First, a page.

Matthew Kimble (Psychology) has been awarded a research grant from the National Institute of Mental Health through NIH’s R15 AREA program. The grant provides three years of funding to support a project titled Neurophysiological and Behavioral Studies of Expectancy Bias in Trauma Survivors, which will use electroencephalography and eye tracking technology to better understand how psychological trauma affects how individuals look at the world. The project will involve multiple students through the life of the grant as independent study students, thesis students, and summer and regular semester research assistants. This grant represents Matt Kimble’s third NIMH funded project in this research area.
Su Lian Tan (Music) has received a Discovery Grant from the Opera Grants for Female Composers program to support development of her opera composition Lotus Lives. The grant was announced recently by OPERA America, the national service organization for opera, and was made possible through the generosity of The Virginia B. Toulmin Foundation. This project was one of seven selected from among 61 applicants.
Cynthia Packert (History of Art & Architecture) has been awarded an Enduring Questions grant from the National Endowment for the Humanities (NEH) to support the development of a new course on the topic of “Is Beauty in the Eye of the Beholder?” The proposed new course will consider selected Asian and Islamic artworks in the Middlebury College Museum of Art’s permanent collection to explore this fundamental question. Through an intensive combination of close looking, critical analysis, and comparative consideration of diverse artworks and aesthetic traditions, students will ask how the act of beholding is entwined with cultural assumptions and conditioning and address those preconceptions by focusing on specific Asian and Islamic works. The course will be offered twice during the next three years.
Anne Kelly Knowles (Geography) has been awarded a fellowship from the Guggenheim Foundation for a project titled Telling the Spatial Story of the Holocaust. This project grew from her ongoing work with the Holocaust Geographies Collaborative, an international group of geographers and historians exploring the geographical dimensions of the Holocaust with spatial methods, notably GIS (geographic information systems). Knowles’ new project will incorporate corpus and computational linguistics as well as GIS, video, and manual methods of geovisualization to represent victims’ experiences of place and time during the Holocaust. Her research will take her to Poland, Lancaster University in the UK, Stanford, USC, and UCLA.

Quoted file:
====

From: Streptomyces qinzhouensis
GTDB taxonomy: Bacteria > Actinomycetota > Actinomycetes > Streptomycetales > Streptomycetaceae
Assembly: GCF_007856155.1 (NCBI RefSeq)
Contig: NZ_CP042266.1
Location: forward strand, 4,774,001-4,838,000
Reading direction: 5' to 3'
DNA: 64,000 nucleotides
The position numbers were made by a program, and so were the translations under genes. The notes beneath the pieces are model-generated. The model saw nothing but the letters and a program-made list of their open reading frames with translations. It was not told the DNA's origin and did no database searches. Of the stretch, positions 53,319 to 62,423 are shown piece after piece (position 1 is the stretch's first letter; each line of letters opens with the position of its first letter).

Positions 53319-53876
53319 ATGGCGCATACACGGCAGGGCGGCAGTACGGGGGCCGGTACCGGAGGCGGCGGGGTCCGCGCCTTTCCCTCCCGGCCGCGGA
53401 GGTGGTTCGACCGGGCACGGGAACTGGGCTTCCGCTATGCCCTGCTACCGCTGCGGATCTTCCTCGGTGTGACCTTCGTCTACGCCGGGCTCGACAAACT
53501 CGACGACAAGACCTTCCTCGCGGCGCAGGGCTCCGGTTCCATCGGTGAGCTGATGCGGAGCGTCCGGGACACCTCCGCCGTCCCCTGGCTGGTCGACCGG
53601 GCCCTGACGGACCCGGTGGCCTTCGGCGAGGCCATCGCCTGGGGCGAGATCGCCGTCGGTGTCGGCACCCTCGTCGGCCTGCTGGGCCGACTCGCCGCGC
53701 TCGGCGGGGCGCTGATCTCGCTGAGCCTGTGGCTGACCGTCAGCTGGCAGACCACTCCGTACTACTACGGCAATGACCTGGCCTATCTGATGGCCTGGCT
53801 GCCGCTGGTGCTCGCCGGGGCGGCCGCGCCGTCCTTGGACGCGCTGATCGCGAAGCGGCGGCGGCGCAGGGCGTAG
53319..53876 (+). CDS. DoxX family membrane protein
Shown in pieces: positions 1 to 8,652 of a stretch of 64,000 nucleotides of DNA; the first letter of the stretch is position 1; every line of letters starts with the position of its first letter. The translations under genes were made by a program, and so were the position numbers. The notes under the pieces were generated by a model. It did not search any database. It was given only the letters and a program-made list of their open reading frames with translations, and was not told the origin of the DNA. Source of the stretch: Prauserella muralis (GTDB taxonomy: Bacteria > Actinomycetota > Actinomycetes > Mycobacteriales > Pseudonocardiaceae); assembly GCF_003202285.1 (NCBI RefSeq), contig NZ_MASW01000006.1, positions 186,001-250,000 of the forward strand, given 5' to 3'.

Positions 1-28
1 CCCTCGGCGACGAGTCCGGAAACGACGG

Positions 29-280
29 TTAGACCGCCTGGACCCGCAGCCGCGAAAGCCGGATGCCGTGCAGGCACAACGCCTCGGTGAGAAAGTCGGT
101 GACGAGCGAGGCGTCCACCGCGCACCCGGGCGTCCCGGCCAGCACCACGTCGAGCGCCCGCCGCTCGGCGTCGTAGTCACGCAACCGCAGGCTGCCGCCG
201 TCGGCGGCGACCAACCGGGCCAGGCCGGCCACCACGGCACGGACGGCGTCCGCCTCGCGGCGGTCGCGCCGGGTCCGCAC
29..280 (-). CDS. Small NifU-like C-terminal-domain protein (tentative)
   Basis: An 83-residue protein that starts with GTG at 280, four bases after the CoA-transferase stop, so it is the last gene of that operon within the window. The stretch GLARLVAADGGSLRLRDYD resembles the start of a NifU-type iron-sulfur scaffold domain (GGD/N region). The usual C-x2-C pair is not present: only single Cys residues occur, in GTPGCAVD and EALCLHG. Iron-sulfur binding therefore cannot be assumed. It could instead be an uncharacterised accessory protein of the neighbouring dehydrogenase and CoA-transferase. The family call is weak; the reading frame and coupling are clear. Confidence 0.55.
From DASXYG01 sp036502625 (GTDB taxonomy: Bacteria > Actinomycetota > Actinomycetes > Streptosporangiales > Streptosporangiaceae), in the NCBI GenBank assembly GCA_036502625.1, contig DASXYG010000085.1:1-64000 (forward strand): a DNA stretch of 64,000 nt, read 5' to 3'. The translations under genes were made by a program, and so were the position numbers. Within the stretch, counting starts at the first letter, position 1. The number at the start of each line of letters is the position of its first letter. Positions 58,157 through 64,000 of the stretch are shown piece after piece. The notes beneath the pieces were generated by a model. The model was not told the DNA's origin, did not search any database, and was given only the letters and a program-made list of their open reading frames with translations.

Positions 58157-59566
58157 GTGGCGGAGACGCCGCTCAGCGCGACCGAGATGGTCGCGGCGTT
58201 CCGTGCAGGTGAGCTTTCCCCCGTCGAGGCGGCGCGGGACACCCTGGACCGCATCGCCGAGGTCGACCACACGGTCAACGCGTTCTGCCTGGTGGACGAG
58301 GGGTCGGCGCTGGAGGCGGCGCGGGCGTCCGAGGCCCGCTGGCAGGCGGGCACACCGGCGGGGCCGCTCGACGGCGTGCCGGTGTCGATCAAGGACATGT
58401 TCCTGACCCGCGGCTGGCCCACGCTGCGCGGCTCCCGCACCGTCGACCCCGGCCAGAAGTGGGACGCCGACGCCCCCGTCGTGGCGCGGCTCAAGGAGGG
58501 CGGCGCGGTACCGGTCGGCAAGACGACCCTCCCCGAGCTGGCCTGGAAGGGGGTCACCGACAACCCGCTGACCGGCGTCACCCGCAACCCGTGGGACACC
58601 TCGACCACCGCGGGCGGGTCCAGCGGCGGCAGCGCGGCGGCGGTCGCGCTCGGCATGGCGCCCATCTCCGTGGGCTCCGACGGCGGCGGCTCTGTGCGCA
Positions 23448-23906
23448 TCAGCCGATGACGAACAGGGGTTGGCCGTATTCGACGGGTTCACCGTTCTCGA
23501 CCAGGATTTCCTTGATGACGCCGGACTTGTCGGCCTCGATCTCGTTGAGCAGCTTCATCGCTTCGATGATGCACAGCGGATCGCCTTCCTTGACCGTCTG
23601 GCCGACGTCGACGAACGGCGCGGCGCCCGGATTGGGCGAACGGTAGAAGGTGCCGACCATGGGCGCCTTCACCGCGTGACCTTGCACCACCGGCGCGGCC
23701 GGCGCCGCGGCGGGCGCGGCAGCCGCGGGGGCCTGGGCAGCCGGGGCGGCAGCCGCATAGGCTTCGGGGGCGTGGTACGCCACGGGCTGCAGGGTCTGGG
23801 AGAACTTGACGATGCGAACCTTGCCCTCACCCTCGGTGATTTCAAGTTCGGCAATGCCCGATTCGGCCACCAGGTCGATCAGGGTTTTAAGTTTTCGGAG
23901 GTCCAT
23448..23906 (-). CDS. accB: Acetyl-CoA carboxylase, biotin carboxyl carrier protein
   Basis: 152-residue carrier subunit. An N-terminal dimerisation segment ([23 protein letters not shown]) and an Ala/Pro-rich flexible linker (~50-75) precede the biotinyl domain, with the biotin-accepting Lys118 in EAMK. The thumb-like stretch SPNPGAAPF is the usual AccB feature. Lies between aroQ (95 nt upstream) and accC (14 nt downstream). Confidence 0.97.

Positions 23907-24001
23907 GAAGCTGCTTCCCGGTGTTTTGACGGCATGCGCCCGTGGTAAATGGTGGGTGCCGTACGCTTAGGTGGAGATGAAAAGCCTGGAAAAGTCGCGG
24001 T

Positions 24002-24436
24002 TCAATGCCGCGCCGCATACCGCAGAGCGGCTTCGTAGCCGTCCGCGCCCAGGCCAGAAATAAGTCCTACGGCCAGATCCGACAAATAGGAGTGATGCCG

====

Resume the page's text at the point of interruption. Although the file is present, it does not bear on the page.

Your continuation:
Jeff Munroe (Geology) has been awarded a Franklin Grant from the American Philosophical Society for a project titled Developing a Record of Holocene Environmental Change from an Idaho Ice Cave. The grant will cover field research expenses for Jeff and a Middlebury undergraduate to collect samples from the ice cave as well as the expense of acquiring radiocarbon dates for organic matter within the ice deposit. The goal of the project is to develop a record of winter snowfall and atmospheric dust deposition spanning the past several centuries.
Tom & Pat Manley (Geology) have received a grant from the Lintilhac Foundation for a project titled High-Resolution Bottom Mapping of Lake Champlain. This grant provides funding to begin a long term effort to update the 2005 bottom bathymetric map of Lake Champlain using multibeam technology which Middlebury acquired with a 2011 grant from the National Science Foundation. When completed, this new bottom map will provide a significant increase in the resolution of the lake bottom that is important to the recreation, research and management communities.
William Poulin-Deltour (French) has been awarded a fellowship from the Marion and Jasper Whiting Foundation for a project titled The Debate over Same-Sex Marriage: Toward an Enhanced Understanding of Contemporary France. The grant will enable William to spend three months in Paris to study French reactions to same-sex marriage and collect ethnographic materials that he will incorporate into his introductory and advanced courses on France. In particular, he will be examining how attitudes on same-sex marriage reflect and shape notions of national identity, gender relationships, and the role of the Catholic Church in French culture.